Congress Successfully Avoids Near Catastrophe

Subtitle: Inert Congress Passes Inert Gas Law

Who said Congress can’t do anything important?  Oh, right, me.  This time, though, they actually accomplished something.  The Great Helium Shortage of 2013 has been narrowly avoided.  It’s less popular than the strategic oil reserve, but the U.S. also has a strategic helium reserve.  It was started when blimps looked like they could actually be a thing.  Oops.  The U.S. has been selling this helium on the open market since 1996, but the law authorizing it was about to expire.  Now, this may not seem like a big deal until you realize that sales from the helium reserve account for 50% of total helium sales in the U.S.  Ouch.  This could have been disastrous.  You may think of helium as just a gas that is used for party balloons and making your voice squeaky, but it’s used in all sorts of high tech manufacturing processes as well.  Luckily, a new law was passed that avoided the shutdown of the reserve.  The helium must flow.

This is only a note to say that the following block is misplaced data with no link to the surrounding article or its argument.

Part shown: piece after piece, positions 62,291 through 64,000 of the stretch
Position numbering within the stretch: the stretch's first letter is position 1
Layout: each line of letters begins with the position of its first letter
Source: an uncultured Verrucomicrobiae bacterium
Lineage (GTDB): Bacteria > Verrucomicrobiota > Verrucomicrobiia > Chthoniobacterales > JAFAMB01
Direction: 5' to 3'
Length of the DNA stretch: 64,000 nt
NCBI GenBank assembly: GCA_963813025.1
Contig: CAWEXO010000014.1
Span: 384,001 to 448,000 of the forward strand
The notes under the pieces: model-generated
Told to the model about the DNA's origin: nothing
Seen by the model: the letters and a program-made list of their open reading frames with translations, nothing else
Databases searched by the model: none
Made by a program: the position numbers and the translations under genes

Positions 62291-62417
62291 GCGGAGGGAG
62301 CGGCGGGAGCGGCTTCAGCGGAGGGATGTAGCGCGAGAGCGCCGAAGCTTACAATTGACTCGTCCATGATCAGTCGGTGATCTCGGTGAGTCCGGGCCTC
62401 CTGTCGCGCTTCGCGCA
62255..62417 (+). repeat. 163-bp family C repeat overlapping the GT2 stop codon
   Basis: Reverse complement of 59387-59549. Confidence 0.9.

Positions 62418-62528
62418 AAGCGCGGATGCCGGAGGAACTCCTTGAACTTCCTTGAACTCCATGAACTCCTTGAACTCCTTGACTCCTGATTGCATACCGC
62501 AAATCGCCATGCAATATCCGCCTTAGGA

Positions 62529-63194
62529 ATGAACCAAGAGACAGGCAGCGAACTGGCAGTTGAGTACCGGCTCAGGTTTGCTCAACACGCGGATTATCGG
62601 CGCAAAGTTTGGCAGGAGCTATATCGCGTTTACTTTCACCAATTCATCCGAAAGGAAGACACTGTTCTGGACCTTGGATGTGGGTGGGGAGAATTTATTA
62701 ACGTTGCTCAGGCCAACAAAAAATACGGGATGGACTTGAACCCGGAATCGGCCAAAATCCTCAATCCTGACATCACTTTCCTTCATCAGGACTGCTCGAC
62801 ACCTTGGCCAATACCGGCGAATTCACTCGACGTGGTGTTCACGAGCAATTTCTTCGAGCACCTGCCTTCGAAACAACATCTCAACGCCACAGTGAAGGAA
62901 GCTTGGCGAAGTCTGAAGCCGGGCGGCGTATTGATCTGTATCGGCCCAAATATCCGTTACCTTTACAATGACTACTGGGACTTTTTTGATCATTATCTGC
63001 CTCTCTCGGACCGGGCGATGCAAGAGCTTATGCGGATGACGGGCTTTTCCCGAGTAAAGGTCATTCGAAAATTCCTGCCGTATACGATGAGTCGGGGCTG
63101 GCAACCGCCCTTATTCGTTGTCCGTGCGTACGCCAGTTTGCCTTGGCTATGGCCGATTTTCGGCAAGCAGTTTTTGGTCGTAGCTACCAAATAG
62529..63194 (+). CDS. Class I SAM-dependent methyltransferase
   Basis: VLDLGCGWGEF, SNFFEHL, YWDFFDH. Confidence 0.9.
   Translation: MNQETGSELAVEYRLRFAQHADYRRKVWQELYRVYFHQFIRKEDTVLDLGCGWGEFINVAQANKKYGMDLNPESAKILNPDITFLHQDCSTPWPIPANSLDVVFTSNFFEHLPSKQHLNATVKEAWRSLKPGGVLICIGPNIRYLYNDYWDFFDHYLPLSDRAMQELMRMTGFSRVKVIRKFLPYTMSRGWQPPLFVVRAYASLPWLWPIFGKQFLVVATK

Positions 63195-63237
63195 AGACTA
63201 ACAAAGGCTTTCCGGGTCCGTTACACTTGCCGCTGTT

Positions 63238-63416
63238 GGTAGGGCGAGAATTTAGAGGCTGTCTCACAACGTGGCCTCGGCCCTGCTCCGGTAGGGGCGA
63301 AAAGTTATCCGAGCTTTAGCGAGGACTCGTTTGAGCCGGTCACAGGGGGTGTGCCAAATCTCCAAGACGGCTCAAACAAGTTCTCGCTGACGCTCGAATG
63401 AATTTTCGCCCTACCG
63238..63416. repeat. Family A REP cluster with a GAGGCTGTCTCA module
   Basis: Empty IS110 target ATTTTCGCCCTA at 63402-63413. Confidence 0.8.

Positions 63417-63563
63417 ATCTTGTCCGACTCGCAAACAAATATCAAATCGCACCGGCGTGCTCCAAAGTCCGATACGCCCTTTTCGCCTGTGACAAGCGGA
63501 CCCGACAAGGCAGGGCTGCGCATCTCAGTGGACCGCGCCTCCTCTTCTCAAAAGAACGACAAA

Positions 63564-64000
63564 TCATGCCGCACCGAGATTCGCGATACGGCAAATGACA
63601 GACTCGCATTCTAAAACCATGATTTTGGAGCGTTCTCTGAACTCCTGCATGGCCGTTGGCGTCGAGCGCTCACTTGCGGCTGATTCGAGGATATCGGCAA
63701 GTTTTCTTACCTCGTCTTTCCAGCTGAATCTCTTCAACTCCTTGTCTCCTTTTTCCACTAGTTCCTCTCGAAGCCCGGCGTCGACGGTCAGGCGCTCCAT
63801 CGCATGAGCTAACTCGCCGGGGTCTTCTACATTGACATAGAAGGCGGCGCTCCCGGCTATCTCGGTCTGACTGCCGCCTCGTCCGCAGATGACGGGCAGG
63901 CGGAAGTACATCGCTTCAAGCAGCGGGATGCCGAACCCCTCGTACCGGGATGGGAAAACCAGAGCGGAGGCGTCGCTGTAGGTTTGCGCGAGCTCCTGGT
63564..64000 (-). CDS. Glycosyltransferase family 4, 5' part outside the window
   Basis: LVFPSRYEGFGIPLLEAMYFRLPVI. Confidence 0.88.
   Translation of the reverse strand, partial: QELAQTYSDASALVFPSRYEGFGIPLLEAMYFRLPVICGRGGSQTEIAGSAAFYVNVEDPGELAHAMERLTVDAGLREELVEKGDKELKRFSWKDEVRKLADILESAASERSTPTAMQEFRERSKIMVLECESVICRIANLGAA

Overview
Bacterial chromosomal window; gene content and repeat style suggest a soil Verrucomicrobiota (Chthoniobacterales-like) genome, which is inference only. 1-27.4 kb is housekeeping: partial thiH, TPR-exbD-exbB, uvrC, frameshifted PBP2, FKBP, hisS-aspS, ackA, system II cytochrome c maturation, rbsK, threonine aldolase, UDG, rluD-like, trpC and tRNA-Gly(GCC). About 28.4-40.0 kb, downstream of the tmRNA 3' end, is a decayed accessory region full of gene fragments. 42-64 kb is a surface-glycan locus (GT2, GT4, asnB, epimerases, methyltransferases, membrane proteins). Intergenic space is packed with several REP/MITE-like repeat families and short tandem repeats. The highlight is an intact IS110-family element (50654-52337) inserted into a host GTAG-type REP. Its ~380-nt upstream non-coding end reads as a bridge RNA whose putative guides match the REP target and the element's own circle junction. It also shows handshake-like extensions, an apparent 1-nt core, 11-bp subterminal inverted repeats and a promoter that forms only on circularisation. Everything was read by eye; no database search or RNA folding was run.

Even this no-brainer legislation almost didn’t happen.  There was lots of argument on what to do with the money made from the sale of the helium.  In the end, an agreement was struck that would put a token amount towards deficit reduction and the rest towards other program.  Only one no-name person in the House voted against it.  The measure passed the senate 97-2.  Guess who voted against it?  If you guessed Ted “there ain’t a thing alive I won’t obstruct” Cruz, you win a party balloon.  The other was Jeff Sessions who, while I can’t fathom his reasons for voting against it, has proven to be quite the asshat in the past.

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